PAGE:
Kitchen

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Tapes 'n Tapes

I just posted a groovy little interview with one of my favorite indie bands, Tapes ‘n Tapes. They were on tour last spring in a kickin’ tour bus (a rare and special thing for bands of their ilk), and were kind enough to invite me and my camera person, Ellie Lee in for an interview.

I love when my favorite bands turn out to be really nice people. These guys couldn’t have been sweeter or more generous with their time, especially considering they really needed to be inside doing sound check (in fact, their drummer was checking drums inside during the interview). I want to thank them and their manager, Keri Weise, for being such awesome guests.

And you can bet I’ll be adding beer and honey to my next batch of chili (thanks Erik!)

My Favorite Chili Recipe

The upcoming Tapes 'n Tapes interview (and the cold January weather) has me thinking about chili. Erik, the bass player for Tapes 'n Tapes likes to make food in mass quantities and his favorite dish for a crowd is chili. His secret ingredients are beer and honey.

The interview will be posted soon, but in the meantime, you should try out my own favorite chili recipe that I've been perfecting over nearly two decades, including a few unexpected extras that make it more complex and interesting.

See Jen's Favorite Chili Recipe

CWRS on Pitchfork Media

I got a tip today from Jeremy Bruch (What Made Milwaukee Famous) that the Britt Daniel episode of Cooking With Rockstars got a little write-up on Pitchfork, in the Forkcast section.

I've been a Pitchfork fan for years and highly recommend it as a music research tool and addictive time-killer. How very exciting!

Please Kill Me.... again!

Please Kill Me, The Uncensored Oral History of PUNK
by Legs McNeil and Gillian McCain

I’ve just started reading Please Kill Me for the second time, and it remains one of my most highly recommended books of all time. It paints a picture, full of intimate details and sprinkled with photos, of the punk scene, laying down a foundation with The Velvet Underground, Patti Smith, The MC5, and The Stooges, and continues through The Ramones and Sex Pistols, with many other notable bands woven into the timeline. I’ve learned so much from this book about how my favorite bands, as well as other names that were just kind of familiar, were related and influenced by one another.

But what makes this book such a fascinating read is that it is an oral history, stringing together snippets of first-hand accounts of what went down back in the day. And the thing is, the stories often conflict. Take these excerpts from which the book gets its title:

BOB GRUEN: The first time I saw Richard Hell, he walked into CBGB’s wearing a white T-shirt with a bull’s-eye painted on it, and the words Please Kill Me written on it. That was one of the most shocking things I had ever seen. ...

RICHARD HELL: I don’t even remember wearing the Please Kill Me T-shirt, though I do remember forcing Richard Lloyd to wear it. I was too much of a coward.

or this:

DEE DEE RAMONE: ... Then Iggy just looked at everybody and said, “You people make me sick!” Then he threw up.

IGGY POP: It was very professional. I don’t think I hit anyone.

RUSSELL WOLENSKY: I was up front… Iggy got me on the shoulder.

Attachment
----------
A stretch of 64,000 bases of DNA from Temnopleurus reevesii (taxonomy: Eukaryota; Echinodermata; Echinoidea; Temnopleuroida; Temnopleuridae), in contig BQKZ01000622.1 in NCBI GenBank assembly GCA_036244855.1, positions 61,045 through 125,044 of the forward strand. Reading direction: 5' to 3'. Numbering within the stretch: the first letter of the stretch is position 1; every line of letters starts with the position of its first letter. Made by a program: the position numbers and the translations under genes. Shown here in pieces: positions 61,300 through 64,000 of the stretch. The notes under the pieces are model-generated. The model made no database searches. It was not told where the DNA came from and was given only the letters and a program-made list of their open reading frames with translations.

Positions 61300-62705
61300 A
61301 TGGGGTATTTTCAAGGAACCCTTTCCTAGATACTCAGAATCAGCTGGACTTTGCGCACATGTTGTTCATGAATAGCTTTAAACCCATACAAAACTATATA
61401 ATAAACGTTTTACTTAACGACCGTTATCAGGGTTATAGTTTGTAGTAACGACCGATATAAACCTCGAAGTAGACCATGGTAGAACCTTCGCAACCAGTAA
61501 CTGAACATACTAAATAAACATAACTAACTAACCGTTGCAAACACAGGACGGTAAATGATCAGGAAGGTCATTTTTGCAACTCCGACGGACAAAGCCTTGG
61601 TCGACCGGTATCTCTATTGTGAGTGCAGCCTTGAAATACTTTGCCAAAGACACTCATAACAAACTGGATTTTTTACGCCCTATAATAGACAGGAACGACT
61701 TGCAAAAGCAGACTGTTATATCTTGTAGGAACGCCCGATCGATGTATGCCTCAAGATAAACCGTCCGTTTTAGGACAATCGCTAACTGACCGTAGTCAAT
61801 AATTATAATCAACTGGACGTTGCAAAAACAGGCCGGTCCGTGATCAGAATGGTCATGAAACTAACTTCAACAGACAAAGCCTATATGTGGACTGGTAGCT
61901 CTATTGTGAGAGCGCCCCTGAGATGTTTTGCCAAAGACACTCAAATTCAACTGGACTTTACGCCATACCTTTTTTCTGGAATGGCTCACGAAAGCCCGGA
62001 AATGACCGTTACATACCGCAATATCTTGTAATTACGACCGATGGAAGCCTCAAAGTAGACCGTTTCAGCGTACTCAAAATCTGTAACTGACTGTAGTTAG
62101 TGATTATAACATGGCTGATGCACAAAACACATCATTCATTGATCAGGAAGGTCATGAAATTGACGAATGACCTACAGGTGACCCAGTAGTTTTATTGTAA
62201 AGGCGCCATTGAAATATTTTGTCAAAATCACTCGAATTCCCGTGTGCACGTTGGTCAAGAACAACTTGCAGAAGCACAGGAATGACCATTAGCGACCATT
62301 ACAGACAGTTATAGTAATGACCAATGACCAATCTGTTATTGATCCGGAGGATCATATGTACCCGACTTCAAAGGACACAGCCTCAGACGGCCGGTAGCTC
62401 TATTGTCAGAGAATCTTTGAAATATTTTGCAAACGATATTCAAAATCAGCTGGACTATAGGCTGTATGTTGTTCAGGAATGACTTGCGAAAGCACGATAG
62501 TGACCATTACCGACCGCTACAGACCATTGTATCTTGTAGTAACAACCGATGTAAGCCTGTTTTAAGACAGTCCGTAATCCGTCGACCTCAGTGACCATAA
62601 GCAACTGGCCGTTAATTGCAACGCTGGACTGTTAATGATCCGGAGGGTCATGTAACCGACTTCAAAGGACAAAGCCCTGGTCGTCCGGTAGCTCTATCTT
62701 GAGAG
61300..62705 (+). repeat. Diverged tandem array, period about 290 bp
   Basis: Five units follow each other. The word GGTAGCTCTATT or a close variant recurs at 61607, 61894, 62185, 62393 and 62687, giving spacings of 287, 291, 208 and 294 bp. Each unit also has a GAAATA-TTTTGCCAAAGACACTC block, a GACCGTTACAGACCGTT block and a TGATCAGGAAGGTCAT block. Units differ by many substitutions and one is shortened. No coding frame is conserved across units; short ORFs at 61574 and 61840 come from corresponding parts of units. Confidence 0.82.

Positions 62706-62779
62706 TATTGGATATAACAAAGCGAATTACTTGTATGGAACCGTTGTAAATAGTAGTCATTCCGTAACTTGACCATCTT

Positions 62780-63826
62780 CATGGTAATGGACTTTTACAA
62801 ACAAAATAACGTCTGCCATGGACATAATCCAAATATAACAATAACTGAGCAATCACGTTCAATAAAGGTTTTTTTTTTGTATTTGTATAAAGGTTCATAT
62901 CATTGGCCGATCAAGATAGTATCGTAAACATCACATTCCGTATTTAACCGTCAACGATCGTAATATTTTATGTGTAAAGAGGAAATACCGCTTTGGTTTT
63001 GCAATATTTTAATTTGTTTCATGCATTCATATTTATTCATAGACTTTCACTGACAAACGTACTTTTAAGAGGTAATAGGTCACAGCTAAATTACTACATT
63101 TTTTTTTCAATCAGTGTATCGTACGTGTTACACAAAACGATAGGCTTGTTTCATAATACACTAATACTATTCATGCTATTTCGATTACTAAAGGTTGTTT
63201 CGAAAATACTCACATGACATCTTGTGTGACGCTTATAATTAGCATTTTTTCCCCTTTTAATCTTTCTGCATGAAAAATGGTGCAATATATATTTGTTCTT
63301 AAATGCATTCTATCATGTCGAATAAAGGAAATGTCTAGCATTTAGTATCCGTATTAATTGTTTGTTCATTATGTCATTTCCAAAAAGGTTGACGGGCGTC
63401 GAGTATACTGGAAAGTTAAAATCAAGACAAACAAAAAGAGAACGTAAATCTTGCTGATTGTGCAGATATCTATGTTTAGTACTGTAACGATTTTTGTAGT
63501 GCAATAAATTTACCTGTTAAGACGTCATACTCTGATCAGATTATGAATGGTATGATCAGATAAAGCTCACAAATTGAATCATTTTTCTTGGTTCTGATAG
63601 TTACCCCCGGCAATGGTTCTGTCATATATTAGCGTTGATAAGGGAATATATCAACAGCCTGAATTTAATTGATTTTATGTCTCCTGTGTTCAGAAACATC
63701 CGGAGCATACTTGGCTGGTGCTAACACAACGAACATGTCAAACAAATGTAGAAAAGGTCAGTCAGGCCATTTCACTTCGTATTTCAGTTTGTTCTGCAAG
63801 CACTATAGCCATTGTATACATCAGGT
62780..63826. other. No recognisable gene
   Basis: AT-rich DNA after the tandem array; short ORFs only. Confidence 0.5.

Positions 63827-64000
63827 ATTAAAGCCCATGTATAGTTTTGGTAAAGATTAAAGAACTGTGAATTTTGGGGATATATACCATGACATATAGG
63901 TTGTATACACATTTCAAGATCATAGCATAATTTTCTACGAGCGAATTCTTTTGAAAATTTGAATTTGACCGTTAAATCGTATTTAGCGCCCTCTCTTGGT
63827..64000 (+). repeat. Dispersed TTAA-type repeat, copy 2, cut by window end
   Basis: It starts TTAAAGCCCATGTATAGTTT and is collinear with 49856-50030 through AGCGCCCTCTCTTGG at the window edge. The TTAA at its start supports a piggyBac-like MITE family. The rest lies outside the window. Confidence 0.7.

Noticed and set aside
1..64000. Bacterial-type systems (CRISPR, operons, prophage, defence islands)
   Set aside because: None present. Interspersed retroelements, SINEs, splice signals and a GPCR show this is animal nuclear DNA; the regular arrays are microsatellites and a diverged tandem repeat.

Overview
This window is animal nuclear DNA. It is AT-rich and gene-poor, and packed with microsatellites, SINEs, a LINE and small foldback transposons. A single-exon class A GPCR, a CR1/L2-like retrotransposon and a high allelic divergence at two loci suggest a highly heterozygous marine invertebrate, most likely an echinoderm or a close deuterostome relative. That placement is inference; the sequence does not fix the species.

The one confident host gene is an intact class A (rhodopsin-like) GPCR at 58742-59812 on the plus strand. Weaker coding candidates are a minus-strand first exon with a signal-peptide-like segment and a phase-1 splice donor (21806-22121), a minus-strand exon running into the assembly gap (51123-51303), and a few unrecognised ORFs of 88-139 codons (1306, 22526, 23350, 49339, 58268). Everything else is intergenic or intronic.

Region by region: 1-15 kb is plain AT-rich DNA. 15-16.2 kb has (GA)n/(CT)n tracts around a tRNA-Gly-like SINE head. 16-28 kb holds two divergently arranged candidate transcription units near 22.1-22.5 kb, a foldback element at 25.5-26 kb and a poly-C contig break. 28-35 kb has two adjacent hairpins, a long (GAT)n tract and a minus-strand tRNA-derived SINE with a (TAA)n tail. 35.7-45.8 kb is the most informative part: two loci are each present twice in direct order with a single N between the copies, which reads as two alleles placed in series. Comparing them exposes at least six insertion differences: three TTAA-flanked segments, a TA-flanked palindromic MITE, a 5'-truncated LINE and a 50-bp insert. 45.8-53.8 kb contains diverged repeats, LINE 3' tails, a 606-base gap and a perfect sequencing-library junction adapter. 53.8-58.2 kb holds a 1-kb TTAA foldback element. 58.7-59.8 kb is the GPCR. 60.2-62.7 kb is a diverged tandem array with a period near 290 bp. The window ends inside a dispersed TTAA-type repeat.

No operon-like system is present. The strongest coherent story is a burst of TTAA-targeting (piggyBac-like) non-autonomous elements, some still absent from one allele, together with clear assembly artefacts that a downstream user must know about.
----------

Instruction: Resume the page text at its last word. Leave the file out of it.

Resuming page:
The authors make no effort to find out what really happened, because that what history is: imperfect memories and individual perspectives.

The other thing that stands out in this book is the level of depravity and self-destruction that was prevalent in the early punk scene, summed up for me by the story of Sid Vicious filling his syringe from a toilet full of every substance the human body has to offer.

It boggles the mind, and leads to a pretty fascinating read… twice!

Spoon interview... Take 2!

The interview with Britt Daniel of Spoon featured this week is actually the second interview I did with him. The first was back in 2003 in Providence, RI, and it turned out to be an utter disaster.

First, we waited until after his set to chat, so Britt was pretty wiped out. There was also an impressive blizzard brewing outside, which added a sense of urgency (particularly since I didn’t know how I’d get home that night).

But the real problem was that I didn’t have any lavalier mics, and all the camera mic picked up was the sound of tables being dragged across the club floor as they were closing down for the night. The result was total cacophony with Britt’s lips moving and no discernable sound coming out.

I had considered posting the interview anyway with subtitles… or even more tempting, with subtitles that weren’t actually what Britt was saying. For example, while Britt was talking about heating up beans, I could write “First, I sear the fois gras while preparing the balsamic reduction” (you get the idea). In the end, I decided just to shelve it and hope that I’d get a second chance.

My second chance came when I ran into Britt at the Austin Convention Center during the 2007 SXSW festival. He remembered me and agreed to do another interview the next time he was in New England. I managed to nab him in New Haven, CT before his show at Mr. Toad’s.

In the time between interviews, Spoon’s popularity continued to rocket with the release of two critically acclaimed albums (Gimme Fiction, and Ga Ga Ga Ga Ga) and appearances on Letterman and, recently, Saturday Night Live. By the time I get around to my third interview, they’ll no doubt be rock superstars! And in my opinion, deservedly so.